What Are Reserve Flight Attendants?

While it’s incredibly cheesy and a few years old, check out this video made by AirTran about the life of reserve flight attendants:

I can’t decide whether it’s more interesting or more cheesy… it’s a close call.

(Tip of the hat to The Forward Cabin)

Comments

  1. I believe delta flight attendants get their line immediately without going to reserve, thats why they are always so competitive.

    One said becoming a delta FA may be harder than getting into harvard.

  2. Hey Lucky, completely off topic. But I would like to ask you why you never fly Russian airlines, like SU or UN?

  3. @ Tom — Mainly because I’m too lazy to actually get a Russian visa, and I’d like to visit at some point. Just have a hard time separating myself from my passport for an extended period of time.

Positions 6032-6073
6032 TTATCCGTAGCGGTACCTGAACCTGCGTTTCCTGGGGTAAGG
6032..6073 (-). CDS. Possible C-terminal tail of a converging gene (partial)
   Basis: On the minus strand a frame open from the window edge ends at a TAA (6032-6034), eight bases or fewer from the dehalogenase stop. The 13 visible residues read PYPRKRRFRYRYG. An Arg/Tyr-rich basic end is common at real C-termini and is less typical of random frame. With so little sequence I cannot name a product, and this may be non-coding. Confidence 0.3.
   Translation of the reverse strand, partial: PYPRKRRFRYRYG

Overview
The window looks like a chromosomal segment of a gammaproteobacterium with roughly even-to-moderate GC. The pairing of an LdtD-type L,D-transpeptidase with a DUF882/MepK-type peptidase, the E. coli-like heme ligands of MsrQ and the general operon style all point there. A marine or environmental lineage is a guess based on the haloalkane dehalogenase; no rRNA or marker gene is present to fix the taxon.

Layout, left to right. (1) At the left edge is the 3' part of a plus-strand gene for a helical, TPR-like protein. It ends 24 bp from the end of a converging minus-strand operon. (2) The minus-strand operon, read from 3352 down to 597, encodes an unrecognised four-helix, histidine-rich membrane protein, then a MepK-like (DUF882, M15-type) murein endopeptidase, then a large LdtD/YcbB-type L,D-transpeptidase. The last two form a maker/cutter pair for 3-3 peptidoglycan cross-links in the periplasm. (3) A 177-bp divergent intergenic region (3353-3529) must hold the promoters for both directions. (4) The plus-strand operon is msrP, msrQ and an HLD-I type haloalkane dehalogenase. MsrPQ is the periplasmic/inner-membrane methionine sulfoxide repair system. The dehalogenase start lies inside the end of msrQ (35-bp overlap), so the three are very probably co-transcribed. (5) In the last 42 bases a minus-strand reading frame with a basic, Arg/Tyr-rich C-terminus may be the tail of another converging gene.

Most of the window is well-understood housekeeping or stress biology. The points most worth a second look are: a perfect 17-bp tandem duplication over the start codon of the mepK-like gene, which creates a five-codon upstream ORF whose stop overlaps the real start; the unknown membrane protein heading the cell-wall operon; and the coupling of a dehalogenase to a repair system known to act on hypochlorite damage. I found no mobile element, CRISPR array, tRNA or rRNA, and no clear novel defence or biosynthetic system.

4. @lucky You can get a second US passport, valid for 2 years if you travel frequently and may need to use one while the other is out for getting a visa. (Another reason is for travel to countries that don’t like to see other countries’ stamps, such as Israel/some Arab countries)

    I’m sure one of the passport agencies would comp you their fees for the process in exchange for publicity. Seems like one did so for TPG last September.

  5. @ Lucky — S7 on Avios is a great way to go for short-hauls (esp. since they have real business class). Hopefully you will make it there before that but visas won’t be necessary for World Cup 2018.

    Also, you know this since you’d transferred through Moscow but for the benefit of others I will say that you can transit without a visa if you stay airside for 24 hours or less. Looks like it’s only applicable to Moscow (DME, SVO, VKO), St. Petersburg (LED), and Yekaterinburg (SVX) at the moment — http://en.wikipedia.org/wiki/Visa_policy_of_Russia#Direct_airside_transit
    (Did that myself when flew IAH-DME/DME-VIE without any issues).

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